Plants perceive pathogen-associated molecular patterns (PAMPs) via pattern recognition receptors (PRRs), leading to PAMP-triggered immunity (PTI). The Arabidopsis thaliana leucine-rich repeat receptor kinases FLS2 and EFR are amongst the best-characterized plant PRRs. Ligand-binding triggers the instantaneous association between FLS2/EFR and the LRR-RK BAK1 that acts as a co-receptor, leading to trans-phosphorylation between these proteins. Direct substrates for the FLS2/EFR-BAK1 complexes are cytoplasmic kinases, such as BIK1. Notably, BIK1 is a central signaling integrator that acts downstream of several PRRs and appears to be the merging node of a common PTI pathway. Yet, hardly anything is know about substrates for BIK1 and related PBL proteins, and thus on how these key regulators ultimately drive PTI signaling. The main objective of this joint project is to fill this gap by identifying and characterizing BIK1 (and PBLs) substrates capitalizing on the most recent findings and know-how from both laboratories in a collaborative and integrated approach.
Geminiviral cell-to-cell trafficking: interaction of the geminiviral C4 protein and the plant BAM1 receptor kinase
JIC partner: Christine Faulkner
PSC Shanghai partner: Rosa Lozano-Duran
The Tomato yellow leaf curl virus (TYLCV) is a tomato pathogen that can cause catastrophic yield loss. A central element of plant defence against viruses, including TYLCV, is RNA silencing. Small RNAs (sRNA) triggered by virus infection act as a mobile signal to spread RNA silencing; both the virus itself and the silencing signal move throughout the plant, from cell-to-cell, via plasmodesmata. The C4 protein of TYLCV binds to both RNA and a host plasmodesmal receptor, and has been suggested to facilitate both virus cell-to-cell spread and silencing suppression. This project will combine expertise in plant-virus interactions (Rosa Lozano-Duran, PSC, Shanghai) and plasmodesmata (Christine Faulkner, JIC) to investigate the role of the C4 protein in virus and sRNA movement, with the aim of elucidating mechanisms of virus infection and host defence.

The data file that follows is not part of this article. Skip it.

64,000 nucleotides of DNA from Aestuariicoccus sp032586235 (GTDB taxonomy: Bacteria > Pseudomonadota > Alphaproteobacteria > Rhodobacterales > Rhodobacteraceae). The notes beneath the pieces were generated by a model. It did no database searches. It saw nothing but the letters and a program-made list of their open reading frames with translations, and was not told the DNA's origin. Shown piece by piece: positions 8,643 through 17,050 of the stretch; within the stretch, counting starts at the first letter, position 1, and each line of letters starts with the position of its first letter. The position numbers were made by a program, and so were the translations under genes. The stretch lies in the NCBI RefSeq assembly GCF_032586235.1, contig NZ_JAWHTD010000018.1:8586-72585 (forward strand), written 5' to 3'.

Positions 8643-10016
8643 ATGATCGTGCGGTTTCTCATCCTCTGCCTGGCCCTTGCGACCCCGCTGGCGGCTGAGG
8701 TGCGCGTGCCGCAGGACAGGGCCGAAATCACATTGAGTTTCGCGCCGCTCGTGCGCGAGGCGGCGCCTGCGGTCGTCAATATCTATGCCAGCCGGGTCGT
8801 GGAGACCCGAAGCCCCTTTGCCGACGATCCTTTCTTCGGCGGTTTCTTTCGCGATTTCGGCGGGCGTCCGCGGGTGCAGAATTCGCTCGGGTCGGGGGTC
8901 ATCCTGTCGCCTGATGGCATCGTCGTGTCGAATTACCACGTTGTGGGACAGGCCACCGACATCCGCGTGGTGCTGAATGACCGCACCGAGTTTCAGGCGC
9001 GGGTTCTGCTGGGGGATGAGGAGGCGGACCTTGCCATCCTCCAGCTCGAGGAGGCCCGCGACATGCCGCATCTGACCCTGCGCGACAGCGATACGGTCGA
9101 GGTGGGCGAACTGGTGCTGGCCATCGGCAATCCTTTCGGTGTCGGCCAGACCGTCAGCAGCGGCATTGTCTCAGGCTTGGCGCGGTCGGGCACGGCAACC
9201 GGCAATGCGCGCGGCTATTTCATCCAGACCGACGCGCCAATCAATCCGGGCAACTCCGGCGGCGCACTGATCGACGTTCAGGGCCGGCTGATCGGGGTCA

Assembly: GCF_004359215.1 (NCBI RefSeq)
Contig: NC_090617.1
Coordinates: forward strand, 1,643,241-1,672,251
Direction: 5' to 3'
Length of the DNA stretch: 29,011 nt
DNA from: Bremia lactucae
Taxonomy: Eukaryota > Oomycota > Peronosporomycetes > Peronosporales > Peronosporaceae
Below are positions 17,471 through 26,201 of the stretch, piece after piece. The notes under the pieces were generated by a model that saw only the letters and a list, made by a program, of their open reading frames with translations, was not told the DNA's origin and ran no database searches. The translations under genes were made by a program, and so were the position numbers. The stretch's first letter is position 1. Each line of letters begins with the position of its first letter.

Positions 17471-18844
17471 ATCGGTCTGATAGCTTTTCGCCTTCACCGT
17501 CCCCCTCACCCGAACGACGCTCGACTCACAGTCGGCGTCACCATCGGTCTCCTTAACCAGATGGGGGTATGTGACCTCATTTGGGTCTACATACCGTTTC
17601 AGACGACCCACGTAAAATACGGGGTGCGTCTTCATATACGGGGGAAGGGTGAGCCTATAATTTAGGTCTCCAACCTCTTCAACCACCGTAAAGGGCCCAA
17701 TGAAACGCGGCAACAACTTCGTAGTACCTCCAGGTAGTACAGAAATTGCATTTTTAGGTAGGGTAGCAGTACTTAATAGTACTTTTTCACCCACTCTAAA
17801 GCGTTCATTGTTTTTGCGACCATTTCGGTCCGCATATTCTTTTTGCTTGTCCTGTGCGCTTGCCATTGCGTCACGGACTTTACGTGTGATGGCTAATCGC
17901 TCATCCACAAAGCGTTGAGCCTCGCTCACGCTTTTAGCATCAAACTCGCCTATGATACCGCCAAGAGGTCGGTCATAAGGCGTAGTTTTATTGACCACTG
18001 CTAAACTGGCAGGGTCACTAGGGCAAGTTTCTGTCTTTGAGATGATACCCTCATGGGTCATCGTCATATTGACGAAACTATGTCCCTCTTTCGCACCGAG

JIC partner: Anne Osbourn
SIPPE partner: Bin Han
Oat is a cereal crop that is used for food, feed and forage. It has a variety of distinct agronomic strengths including low input requirements, high biotic/abiotic stress tolerance (including take-all resistance), distinctive starch granule properties and healthy grain quality. A better understanding of the genes underpinning important traits in oat is expected to have wide potential for crop improvement. Common cultivated oat (Avena sativa) has a hexaploid genome of ~11,300 Mb that has not yet been sequenced. We recently sequenced the genome of diploid oat (Avena strigosa; genome size 3.92 Gb). Here we will build on this exciting and very significant foundation by: 1) annotating the oat genome sequence; 2) carrying out comparative genomics to investigate why oat is so different from other cereals; 3) mining the oat genome for pathways for the synthesis of specialized metabolites; 4) establishing and validating a prototype reverse genetics platform to enable functional analysis in oat.
Editing long distance transport and storage to optimize the site of nitrogen assimilation in drought and salt-stressed cereal crops
JIC partner: Dale Sanders & Tony Miller
SIPPE partner: Jiming Gong
Large parts of the world are subject to drought and salt-stress and these factors limit secure food production in many of the poorest countries. Professor Gong’s lab has shown that during stress treatments plants allocate more nitrate to their roots. This process has been named SINAR, plant stress initiated nitrate allocation to roots. Both tissue storage and long distance transport of nitrate is mediated by specific membrane proteins that have been characterized in the Sanders/Miller lab at JIC. SINAR results in sub-optimal growth as nitrate assimilation in leaves is more efficient, making use of the greater energy and carbon availability in photosynthetic tissues. This research will determine the role of the SINAR response in plant nitrogen use efficiency. A range of different approaches will be used to generate plants with altered SINAR response and the results will inform on how the plant senses and signals nitrogen status.
JIC partner: Sarah O’Connor
SIPPE partner: Youli Xiao